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Gov. Andrew M. Cuomo on Thursday asked New Yorkers to call their Assembly members and senators to insist that any elected official convicted of corruption be denied their state pensions.
“This is where the people of the state can make a real difference,” Cuomo told reporters after an event on Long Island. “I would ask them to reach out and call their Assembly person, call their senator and say, ‘Revoke the pension of any person convicted of a crime in office, period . . . .’
“I believe 100 percent we should revoke the pension of those found guilty of official corruption,” Cuomo said. “It’s terrible, it’s insulting to the public . . . there’s no excuse for it.”
Cuomo, the Senate’s Republican majority and the Assembly’s Democratic majority had a deal to do just that almost a year ago, but the Assembly Democrats pulled out after opposition by public employee unions before the deal could become law. The unions raised concerns that unelected state workers would be included — which they argued isn’t the point of the measure — and that innocent family members of employees would be hurt financially for misdeeds of the worker.
The state pension system is now paying out more than $800,000 a year in pensions to elected officials forced from office for corruption convictions and other charges. More than 30 officials have been convicted in the last 10 years, mostly in federal prosecutions.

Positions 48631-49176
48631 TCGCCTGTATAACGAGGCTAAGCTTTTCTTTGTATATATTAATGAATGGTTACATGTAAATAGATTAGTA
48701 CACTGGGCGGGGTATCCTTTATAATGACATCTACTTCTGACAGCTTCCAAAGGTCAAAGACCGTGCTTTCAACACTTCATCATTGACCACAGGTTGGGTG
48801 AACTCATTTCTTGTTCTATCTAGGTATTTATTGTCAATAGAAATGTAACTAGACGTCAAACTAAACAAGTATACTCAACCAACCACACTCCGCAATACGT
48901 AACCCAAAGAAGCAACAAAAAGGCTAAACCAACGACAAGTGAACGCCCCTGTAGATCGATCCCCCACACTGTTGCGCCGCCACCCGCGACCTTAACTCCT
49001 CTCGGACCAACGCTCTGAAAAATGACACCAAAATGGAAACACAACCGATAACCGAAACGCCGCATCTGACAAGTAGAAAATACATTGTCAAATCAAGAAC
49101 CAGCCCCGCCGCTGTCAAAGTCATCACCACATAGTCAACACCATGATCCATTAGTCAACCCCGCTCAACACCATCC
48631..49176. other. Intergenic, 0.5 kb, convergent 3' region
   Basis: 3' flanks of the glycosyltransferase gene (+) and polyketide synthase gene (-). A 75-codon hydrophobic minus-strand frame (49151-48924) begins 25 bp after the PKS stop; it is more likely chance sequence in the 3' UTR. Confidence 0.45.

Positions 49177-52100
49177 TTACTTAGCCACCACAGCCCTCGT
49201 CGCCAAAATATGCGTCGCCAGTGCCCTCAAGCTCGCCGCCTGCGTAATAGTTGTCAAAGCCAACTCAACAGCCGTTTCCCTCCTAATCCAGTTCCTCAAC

In December, 11 days after he was convicted on corruption charges, former Senate Majority Leader Dean Skelos (R-Rockville Centre) filed for his $95,831-a-year pension, according to a report on Wednesday from the state comptroller’s office.
A reporter on Thursday told Cuomo that Long Islanders were angry over that. “They should be. I’m upset. It’s absurd,” Cuomo said.
Assembly Speaker Carl Heastie (D-Bronx) has said he continues to seek a compromise and expects an agreement on pension forfeiture this year.
The deal would have started the process to change the constitution, which guarantees pensions to state workers. The Assembly also objected to the deal because there was no agreement on the wording of a constitutional amendment, said Heastie spokesman Michael Whyland.
Heastie rose to power when longtime Assembly Speaker Sheldon Silver (D-Manhattan) was arrested and later convicted of corruption charges involving $4 million in kickbacks. Silver collects a pension of $79,224 a year.
Senate Majority Leader John Flanagan (R-East Northport), who rose to power after Skelos’ arrest, said he’s ready to pass the pension forfeiture bill.